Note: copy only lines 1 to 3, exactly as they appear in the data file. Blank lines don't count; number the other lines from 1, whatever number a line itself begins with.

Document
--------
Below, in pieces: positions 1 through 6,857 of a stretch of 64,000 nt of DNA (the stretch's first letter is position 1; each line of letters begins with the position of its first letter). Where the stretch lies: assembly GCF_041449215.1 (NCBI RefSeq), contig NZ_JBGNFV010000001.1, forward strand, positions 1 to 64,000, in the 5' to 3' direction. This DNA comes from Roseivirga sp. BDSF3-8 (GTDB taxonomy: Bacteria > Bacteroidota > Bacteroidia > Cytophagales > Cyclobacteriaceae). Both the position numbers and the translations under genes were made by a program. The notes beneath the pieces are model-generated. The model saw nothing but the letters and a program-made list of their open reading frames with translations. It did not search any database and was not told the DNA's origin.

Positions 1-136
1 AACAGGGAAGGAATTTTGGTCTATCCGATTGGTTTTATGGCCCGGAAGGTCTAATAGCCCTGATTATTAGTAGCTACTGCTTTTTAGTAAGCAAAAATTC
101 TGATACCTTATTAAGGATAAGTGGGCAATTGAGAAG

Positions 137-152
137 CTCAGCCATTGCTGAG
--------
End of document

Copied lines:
Below, in pieces: positions 1 through 6,857 of a stretch of 64,000 nt of DNA (the stretch's first letter is position 1; each line of letters begins with the position of its first letter). Where the stretch lies: assembly GCF_041449215.1 (NCBI RefSeq), contig NZ_JBGNFV010000001.1, forward strand, positions 1 to 64,000, in the 5' to 3' direction. This DNA comes from Roseivirga sp. BDSF3-8 (GTDB taxonomy: Bacteria > Bacteroidota > Bacteroidia > Cytophagales > Cyclobacteriaceae). Both the position numbers and the translations under genes were made by a program. The notes beneath the pieces are model-generated. The model saw nothing but the letters and a program-made list of their open reading frames with translations. It did not search any database and was not told the DNA's origin.

Positions 1-136
1 AACAGGGAAGGAATTTTGGTCTATCCGATTGGTTTTATGGCCCGGAAGGTCTAATAGCCCTGATTATTAGTAGCTACTGCTTTTTAGTAAGCAAAAATTC